More importantly, what will it do to Birkenhead not to have a Town Hall? Having a place to meet cheaply is another public service drastically cut back by this latest closure.

Two glorious opportunities to give Birkenhead Town Hall new life have slipped through our fingers. It was the obvious site, being at the centre of the borough, for being the office of the new Wirral authority.

The Labour group decided that was where the Central Office should be and Labour councillors in Bebbington, West Wirral and, of course, Birkenhead voted for it.

But the Labour councillors in Wallasey voted with the Tories throughout the borough to have Wallasey. How stupid can you get?

The other splendid opportunity was when the current council was looking for decent accommodation in Birkenhead for some of its staff. A Senior Officer (without authority) signed a contract to remodernise the Cheshire Lines building.

How stupid can you get again? The £11M – or whatever the huge sum was that was spent on Cheshire Lines – a building we will never own and on which we pay rent – could have been used to make Birkenhead the second council centre in the borough.

And guess what? That chief officer who acted in this way remains in post!

Quantitative Unease

May 7, 2009

The political economy of the crisis moved on significantly both yesterday and today. Yesterday the Commons debated the second reading of the Finance Bill – the Budget in other words.

I had already tabled an Early Day Motion, backed by Vince Cable, calling for a rational debate about public expenditure cuts that are on the way, and for the Commons itself to setup a committee that would recommend how public expenditure – forecast yesterday by the National Institute of Economic and Social Research to come in at 48 per cent of GDP in 2012 – is brought into line with the Government’s optimistic projections for revenue coming in 10 per cent lower at 38 per cent in the same year.

Supposing the market simply can’t digest all the debt the Government intends shovelling out this year, next year, and for many years to come. So in yesterday’s debate I made a plea that the Government and the House should have a plan B.

£25bn in debt has been successfully sold this year – leaving about £200bn to be offloaded. What will happen if the Debt Office tells to the Treasury, then to the Prime Minister that the market is refusing to buy?

The Treasury Select Committee has just reported that the cost of floating this debt will rise i.e. even more of future budgets will be ear marked for interest repayments. 
Please God the day will never come, but if the Government cannot shift its debt even at higher interest rates, it will have to act that evening before the markets open the next day.

Failure to do so will see the value of Sterling plunge through the floor. In attempt to safeguard the currency the Government will be forced into a slash and burn policy with respect to public expenditure. It might also be forced into forming a national Government. It may even have to adopt both approaches.

My plea has always been that in the run up to the election shifting the debt will prove much more difficult than the optimistic souls that run the Government believe and, that we should get a plan B in place now. Hence the plea for the House to act to start planning the new radical politics of achieving key goals while cutting severely the level of public expenditure.

That was the theme of the amendment I tabled to the Finance Bill Second Reading yesterday and I again was joined by Vince Cable and his deputy Jeremy Browne.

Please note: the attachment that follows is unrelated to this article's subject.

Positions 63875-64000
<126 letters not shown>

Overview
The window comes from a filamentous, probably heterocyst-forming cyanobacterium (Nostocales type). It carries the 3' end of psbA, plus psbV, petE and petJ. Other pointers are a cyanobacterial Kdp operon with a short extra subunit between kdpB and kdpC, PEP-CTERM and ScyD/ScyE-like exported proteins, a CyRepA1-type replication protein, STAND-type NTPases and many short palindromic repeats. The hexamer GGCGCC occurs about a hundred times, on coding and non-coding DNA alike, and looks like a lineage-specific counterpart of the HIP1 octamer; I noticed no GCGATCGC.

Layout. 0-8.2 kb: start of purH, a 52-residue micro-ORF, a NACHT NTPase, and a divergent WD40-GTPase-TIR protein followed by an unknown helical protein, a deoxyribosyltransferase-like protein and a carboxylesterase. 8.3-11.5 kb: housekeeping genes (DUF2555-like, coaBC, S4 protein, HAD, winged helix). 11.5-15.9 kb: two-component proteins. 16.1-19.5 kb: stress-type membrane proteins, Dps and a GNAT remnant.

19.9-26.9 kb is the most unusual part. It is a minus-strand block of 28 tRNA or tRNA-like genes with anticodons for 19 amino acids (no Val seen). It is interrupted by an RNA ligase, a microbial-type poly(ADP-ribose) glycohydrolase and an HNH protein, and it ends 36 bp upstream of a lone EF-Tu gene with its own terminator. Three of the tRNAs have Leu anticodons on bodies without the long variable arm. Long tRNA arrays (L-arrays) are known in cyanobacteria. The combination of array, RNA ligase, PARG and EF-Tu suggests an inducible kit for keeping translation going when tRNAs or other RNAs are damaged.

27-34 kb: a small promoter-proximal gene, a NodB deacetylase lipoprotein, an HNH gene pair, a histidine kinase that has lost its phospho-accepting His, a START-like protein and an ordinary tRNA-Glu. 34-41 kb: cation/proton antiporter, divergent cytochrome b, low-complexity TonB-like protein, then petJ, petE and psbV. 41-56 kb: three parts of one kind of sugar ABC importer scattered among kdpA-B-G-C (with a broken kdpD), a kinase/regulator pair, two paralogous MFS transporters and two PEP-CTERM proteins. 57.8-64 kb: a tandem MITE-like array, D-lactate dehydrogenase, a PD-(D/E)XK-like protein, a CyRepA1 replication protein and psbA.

This topic is no longer confined to a no-go area of debate. There is now the beginning of movement on the Tory benches. What was noticeable, however, was the totally impassive way Treasury Ministers sat in the debate while MPs, now of all three parties are raising their concerns on whether it is simply possible to raise the levels of debt the Government believes is necessary to balance the book. .

An equally important report was issued today by the shadow monetary policy committee run by the Times and the IEA. At long last this group has begun to expose one of the dangers with the Bank of England’s strategy for printing money, or as it is euphemistically called, ‘quantitative easing’.

There might be a case for such a policy but, given the banks’ failure to lend adequately to businesses, surely this money should have been used to buy corporate bonds and debts, rather than Government gilts.

The result of concentrating on gilts has meant that far from injecting money into the economy, quantitative easing has seen the money go abroad, as it is foreign holders of Government gilts who have been quickest to sell.

Surely there must be a halt to this policy until a careful analysis has been done of the impact so far of a printing money policy. There may well be a case for this strategy if it is targeted on the corporate sector.

But soon, surely, somebody is going to put their good brains to the question of how one withdraws the printed money from the economy. For unlike the bank, I don’t believe the inflation genie is safely secured inside the lamp.

Can universities Russell up reform?

April 30, 2009

To balance the national accounts, taxes will have to go up and public expenditure will have to come down.  Both changes offer huge opportunities to radicals.

The necessary tax increases should be used to move our tax system from being, at best, proportional, to become more progressive.  Similarly, cuts in public expenditure should concentrate the mind on what key reforms would most significantly change our society for the better.

I have outlined before how I believe a radical pension reform, guaranteeing all pensioners over time an income above mean-testing, would help to begin to transform the public accounts. 

The means test bill – £15bn and rising – would start to decline as more and more pensioners qualified for a decent minimum.  The £15-16bn of tax subsidies to pension savings could be phased out over a fifteen year period and a closure put on any new entrants to public sector pensions.